OpenAI utilizes YouTube to “train” GPT-4

According to the New York Times, OpenAI transcribed more than a million hours of YouTube footage to train GPT-4.

Hello and welcome to In this article, we will discuss artificial intelligence, precisely how the OpenAI “Training” will begin. The Wall Street Journal reported earlier this week that AI companies have had difficulty locating high-quality training data. The New York Times described today a number of the strategies being implemented by enterprises to address this issue. This covers practices that fall into a gray area of the law regarding AI and copyright.


The story begins with OpenAI, which, in its frenzied search for training data, developed its own audio transcription model called Whisper to tackle the challenge, transcribing over a million hours of YouTube videos to train GPT-4, its most advanced large language model. The New York Times said that the corporation was aware of the legally dubious component, but believed it was within the boundaries of fair use. According to the Times, OpenAI president Greg Brockman personally collected the footage.

Lindsay Held, an OpenAI spokesperson, told The Verge via email that the business curates “unique” datasets for each of its models to “further their understanding of the world” and maintain its global research competitiveness. Held also stated that the company uses “numerous sources, including publicly available data and non-public data partnerships,” and plans to produce its own synthetic data.

Also Read Our Article On “YouTube vs TV & Movies: Myths Busted”

Google spokesperson Matt Bryant

In an email to The Verge, Google spokesperson Matt Bryant stated that the business has “seen unconfirmed reports” of OpenAI activity, and that “both our robots.txt files and the Terms of Service prohibit scraping or unauthorized downloading of YouTube content,” mirroring the company’s conditions of use. This week, YouTube CEO Neal Mohan expressed similar sentiments about OpenAI potentially using YouTube to train its Sora video production model. Bryant stated that Google employs “technical and legal measures” to prohibit such illegal use “when we have a clear legal or technical basis for doing so.”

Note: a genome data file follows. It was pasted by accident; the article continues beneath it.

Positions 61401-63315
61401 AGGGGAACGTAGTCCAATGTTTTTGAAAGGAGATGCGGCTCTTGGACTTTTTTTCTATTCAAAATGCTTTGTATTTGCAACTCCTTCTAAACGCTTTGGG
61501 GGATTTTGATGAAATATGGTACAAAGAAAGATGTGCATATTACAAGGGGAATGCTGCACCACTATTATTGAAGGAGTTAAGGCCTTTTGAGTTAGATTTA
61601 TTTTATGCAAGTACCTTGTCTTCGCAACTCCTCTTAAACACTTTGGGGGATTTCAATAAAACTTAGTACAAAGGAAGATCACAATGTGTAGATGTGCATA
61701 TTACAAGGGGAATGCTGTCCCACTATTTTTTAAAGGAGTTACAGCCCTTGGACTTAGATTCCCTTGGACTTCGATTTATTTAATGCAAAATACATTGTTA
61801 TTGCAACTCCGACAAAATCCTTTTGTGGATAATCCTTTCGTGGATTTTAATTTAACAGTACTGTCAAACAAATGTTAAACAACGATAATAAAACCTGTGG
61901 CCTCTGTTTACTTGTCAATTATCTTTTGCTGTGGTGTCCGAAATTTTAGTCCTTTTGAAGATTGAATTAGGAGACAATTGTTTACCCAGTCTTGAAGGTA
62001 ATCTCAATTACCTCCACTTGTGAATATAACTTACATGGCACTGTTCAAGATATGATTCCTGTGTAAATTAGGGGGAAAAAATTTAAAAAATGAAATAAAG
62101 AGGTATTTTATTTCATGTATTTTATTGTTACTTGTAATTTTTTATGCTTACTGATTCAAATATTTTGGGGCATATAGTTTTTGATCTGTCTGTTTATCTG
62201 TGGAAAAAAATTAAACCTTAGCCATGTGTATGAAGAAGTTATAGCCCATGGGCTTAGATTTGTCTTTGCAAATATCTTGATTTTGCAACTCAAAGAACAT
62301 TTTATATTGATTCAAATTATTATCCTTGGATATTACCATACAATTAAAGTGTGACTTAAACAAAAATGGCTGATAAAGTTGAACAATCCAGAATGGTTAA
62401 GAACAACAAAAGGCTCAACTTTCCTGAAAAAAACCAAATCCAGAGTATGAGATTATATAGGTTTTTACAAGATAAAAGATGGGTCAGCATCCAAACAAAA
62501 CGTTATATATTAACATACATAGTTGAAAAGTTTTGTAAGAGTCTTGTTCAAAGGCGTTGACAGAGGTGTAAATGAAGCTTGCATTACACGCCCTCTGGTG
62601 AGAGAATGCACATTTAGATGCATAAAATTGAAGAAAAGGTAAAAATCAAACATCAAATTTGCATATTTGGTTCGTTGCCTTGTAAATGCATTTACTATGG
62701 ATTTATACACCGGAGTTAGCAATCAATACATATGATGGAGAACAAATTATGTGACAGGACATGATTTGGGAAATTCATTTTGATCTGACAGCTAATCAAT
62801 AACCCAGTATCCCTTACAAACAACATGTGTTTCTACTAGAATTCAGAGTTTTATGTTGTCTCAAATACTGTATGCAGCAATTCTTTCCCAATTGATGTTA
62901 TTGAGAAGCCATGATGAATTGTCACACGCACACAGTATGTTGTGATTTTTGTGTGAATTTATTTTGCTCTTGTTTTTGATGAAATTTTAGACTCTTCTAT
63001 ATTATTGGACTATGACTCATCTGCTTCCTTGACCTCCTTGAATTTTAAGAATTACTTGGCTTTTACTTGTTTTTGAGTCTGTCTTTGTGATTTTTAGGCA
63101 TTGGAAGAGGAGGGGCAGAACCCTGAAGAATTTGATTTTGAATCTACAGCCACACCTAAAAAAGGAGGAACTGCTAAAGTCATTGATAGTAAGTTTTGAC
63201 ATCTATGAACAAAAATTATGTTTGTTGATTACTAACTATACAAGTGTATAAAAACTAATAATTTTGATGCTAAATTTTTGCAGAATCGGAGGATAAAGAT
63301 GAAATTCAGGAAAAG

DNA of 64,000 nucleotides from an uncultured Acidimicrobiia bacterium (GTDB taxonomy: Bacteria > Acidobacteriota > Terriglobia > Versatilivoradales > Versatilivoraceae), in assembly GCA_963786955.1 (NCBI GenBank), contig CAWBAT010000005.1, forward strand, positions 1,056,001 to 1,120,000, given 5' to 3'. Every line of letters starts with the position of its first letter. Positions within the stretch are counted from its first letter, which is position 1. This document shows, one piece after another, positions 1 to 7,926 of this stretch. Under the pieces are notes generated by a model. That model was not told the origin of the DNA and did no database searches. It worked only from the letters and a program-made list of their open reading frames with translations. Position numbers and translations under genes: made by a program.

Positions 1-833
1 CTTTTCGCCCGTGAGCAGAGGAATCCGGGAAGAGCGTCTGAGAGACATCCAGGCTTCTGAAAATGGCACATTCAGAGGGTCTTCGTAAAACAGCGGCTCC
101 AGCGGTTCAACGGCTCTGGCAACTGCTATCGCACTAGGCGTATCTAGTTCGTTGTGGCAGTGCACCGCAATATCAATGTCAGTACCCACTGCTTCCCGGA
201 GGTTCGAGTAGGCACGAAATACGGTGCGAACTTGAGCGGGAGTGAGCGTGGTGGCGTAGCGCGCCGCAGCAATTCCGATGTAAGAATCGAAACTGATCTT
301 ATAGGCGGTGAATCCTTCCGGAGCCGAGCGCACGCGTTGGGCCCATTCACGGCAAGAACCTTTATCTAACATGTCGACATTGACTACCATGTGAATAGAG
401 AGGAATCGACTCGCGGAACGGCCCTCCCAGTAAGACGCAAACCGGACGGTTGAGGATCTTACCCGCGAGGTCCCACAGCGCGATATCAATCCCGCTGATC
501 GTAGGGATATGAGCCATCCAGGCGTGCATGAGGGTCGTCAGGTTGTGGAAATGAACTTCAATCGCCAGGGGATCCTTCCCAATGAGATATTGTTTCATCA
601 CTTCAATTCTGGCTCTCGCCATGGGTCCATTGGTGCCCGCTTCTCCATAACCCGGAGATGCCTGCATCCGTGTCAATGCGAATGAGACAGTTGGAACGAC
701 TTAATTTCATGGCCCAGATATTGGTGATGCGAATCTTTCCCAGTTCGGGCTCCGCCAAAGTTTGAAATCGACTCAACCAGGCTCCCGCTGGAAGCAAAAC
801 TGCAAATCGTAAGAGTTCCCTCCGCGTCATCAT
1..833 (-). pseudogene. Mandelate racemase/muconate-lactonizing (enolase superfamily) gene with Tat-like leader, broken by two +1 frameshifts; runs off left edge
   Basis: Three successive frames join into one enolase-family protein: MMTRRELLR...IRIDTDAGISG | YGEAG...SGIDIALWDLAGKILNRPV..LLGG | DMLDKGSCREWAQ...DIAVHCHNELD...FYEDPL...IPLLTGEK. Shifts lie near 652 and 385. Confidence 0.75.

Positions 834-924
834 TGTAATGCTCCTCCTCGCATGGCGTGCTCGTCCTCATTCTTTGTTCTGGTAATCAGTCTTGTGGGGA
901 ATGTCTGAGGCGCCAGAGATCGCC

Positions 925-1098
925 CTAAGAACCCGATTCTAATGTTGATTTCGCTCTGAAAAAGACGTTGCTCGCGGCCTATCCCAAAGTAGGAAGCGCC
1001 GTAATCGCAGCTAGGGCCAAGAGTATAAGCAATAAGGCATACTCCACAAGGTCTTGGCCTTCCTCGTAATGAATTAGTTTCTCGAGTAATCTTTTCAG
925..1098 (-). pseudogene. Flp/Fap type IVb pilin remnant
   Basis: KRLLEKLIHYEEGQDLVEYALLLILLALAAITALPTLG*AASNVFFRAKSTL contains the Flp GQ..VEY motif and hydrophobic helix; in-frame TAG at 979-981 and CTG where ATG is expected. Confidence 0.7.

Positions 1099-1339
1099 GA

Also read:   6 Music Artists Who Became Famous With YouTube!

According to sources at the Times, Google also acquired transcripts from YouTube. Bryant stated that the company taught its models “on some YouTube content, in accordance with our agreements with YouTube creators.” According to The Times, Google’s legal department has urged the company’s privacy team to tweak its policy language so that it can do more with consumer data, such as through its office tools like Google Docs. The new policy was apparently published on July 1 to capitalize on the distraction of the Independence Day holiday weekend.

YouTube CEO Neal Mohan

Similarly, Meta has addressed concerns connected to the availability of high-quality training data, and according to the Times, its AI team has considered potential issues related to illicit use of copyrighted works while working with OpenAI. After analyzing “nearly internet-find English-language books, essays, poems, and news articles,” the corporation appears to have pondered paying for book licensing or perhaps acquiring a great publisher on a permanent basis. Furthermore, Meta appears to have faced limitations in its use of consumer data as a result of privacy-related regulations enacted following the Cambridge Analytica debacle.

Google, OpenAI, and the broader AI training environment are seeing a rapid evaporation of the training data required for their models, which improve as they absorb more data. The Journal stated last week that firms may run out of new material by 2028.


As indicated in the Journal, possible solutions to this problem include training models on “synthetic” data generated by your own models or implementing so-called “curriculum learning,” which entails gradually supplementing models with background data. High quality in order, in the intention of developing “smarter connections between concepts” with less information, however neither strategy has been demonstrated. Companies have the option of using whatever they can find, regardless of whether they have permission or not. However, given the number of cases brought over the last year or two, this method is more than a little problematic.

Related Posts

Leave a Reply

Your email address will not be published. Required fields are marked *